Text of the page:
Family Fun at the Statens Museum for Kunst
Happy Museum Monday! We have another fabulous museum from Copenhagen to share with you this week: The Statens Museum for Kunst, or the National Gallery of Denmark. I think it’s also the first art gallery we’ve reviewed in our Monday series so far. It’s been a couple of years since we visited, but I’ve checked on their website and everything we did while we were there is still available!
The museum has a range of offers for children and families. First up, there is the Children’s Workshop, Denmark’s largest creative studio for children. Every weekend, it opens its doors on Saturdays and Sundays from 11am to 4pm (and at additional times during holidays), with a new theme every month inspired by the art found in the museum collections and exhibitions. On the day we visited, the theme was making hats, with an incredible selection of materials to choose from.
We kept it simple, but there were some kids there making truly astonishing structures out of sticks, CDs, wool, you name it, they were making it. There was a table with safety scissors and glue sticks for the littlest artists, and one with glue guns and sharper cutting implements for the older ones. We were also welcome to make anything else we wanted out of the materials if we didn’t fancy a hat, and there was a painting corner with easels where kids can swing a paint brush. The staff were more than happy to explain everything to us in English. I think if we lived in Copenhagen, we’d be regular weekend visitors here!
Next, we checked out the Sketching Room. Here there were a number of sculptures that visitors could sit down and try their hand at sketching. Our son, who was three at the time, had fun scribbling away with the pencils at hand whilst daddy – who is VERY good at drawing – had fun sketching him. Selected drawings from visitors were featured in a slide show for others to see, and in the drawers there were some original artworks from the collections to discover.
The final thing we tried out, was the family board game. The game is actually aimed at children age 6 and up, and the idea is that you match up a images with the large paintings on the walls of the European Art 1300 – 1800 gallery, and then tell stories to go with them. There are no winners or losers as such, the idea is to encourage families to make their own interpretations of the artworks. But since there were no other people playing at the time, we borrowed a set of cards from the table next to us, and instead played a game of ‘Memory’ – where you turn over cards and try to match up pairs – with our little one instead which he really enjoyed. Don’t worry, lovely museum staff, we put everything back in its place before we left!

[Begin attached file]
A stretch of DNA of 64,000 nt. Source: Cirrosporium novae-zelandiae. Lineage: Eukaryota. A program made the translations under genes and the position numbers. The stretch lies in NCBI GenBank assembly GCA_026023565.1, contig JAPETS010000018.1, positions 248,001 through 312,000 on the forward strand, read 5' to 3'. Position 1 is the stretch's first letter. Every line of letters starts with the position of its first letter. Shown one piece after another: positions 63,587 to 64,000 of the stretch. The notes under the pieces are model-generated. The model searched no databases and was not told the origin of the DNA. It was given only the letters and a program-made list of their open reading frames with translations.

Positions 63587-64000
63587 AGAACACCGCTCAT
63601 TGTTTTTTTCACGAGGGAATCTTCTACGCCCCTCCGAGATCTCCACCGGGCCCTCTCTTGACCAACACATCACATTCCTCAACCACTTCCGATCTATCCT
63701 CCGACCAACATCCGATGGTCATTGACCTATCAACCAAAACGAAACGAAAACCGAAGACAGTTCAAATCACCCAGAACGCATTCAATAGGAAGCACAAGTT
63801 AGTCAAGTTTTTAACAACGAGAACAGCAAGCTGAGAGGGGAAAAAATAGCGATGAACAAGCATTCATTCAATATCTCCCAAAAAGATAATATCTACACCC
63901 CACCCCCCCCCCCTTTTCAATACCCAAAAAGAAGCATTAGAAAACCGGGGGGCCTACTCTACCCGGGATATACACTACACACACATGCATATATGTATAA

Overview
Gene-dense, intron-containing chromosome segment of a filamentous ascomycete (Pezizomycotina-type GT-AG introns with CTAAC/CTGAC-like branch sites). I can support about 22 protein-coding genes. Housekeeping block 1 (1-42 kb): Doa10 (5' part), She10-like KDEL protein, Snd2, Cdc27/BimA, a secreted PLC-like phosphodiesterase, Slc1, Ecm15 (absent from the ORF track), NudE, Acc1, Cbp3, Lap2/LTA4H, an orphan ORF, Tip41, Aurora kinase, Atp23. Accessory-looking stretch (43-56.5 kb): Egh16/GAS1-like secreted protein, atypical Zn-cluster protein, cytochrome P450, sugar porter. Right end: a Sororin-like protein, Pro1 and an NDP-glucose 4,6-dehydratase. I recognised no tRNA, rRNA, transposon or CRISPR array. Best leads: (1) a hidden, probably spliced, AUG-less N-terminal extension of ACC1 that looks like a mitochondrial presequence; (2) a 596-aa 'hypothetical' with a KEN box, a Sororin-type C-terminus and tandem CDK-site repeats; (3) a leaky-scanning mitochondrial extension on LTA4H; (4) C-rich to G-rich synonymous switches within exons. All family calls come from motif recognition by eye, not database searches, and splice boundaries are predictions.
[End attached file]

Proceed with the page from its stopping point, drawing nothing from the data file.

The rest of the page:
Of course, we also spent a little time just walking round the galleries and looking at the art work. Below is one of my favourite photographs I’ve taken of my boy at a museum, sitting there with his feather hat, carefree as could be, totally enthralled by the painting in front of him. Okay, so the skeletons are a bit gruesome, but it’s what caught his eye. We didn’t make it to the contemporary art section, which is always great with kids, so we’ll definitely have to make it back to Copenhagen and go here again.
At one point, our boy did seem to reach his limit and went a bit ballistic, running around the galleries like a raging bull in a china shop. My first reaction was to look apologetically over to the museum guard, only to find him smiling as if to say “ah, kids, what can you do”. Since our experiences with art galleries elsewhere, such as Berlin, had been quite the opposite, this was a pleasant surprise. However, we didn’t want to test the patience of the friendly Danish museum staff, so we said our goodbyes at that point. But by then we’d been at the museum for well over two hours. In summary, this is the most positive experience visiting an art museum that I’ve had with kids and we get around a bit. If you want to introduce your kids to art and art museums at a very young age – which, as you know, I totally think you should – then this is a ‘must visit’ if you’re ever in Copenhagen!
Opening Times: Tuesdays – Sundays, closed on Mondays (check for special opening times/ closures)
Admission: Full price adult day tickets are 120 DKK (around £15). Discounts available for under 27s, families and groups. Free admission for under 18s. The Children’s Workshop (see above) is included in admission.
Pushchair Policy: Due to security reasons, you aren’t allowed to bring your pushchair in to the museum, and must park it outside. There is a dedicated ‘pushchair parking’ space this for next to the main entrance, with hooks to chain your pushchair to. If you don’t have a lock, you can borrow one – as well as a rain cover – from the museum. You can also borrow a pushchair to use inside the museum.
WiFi: Free WiFi
Food: You can bring and eat your own food in the basement cloakroom area. The café offers a children’s option, and at the weekend there’s a brunch. Highchairs are available.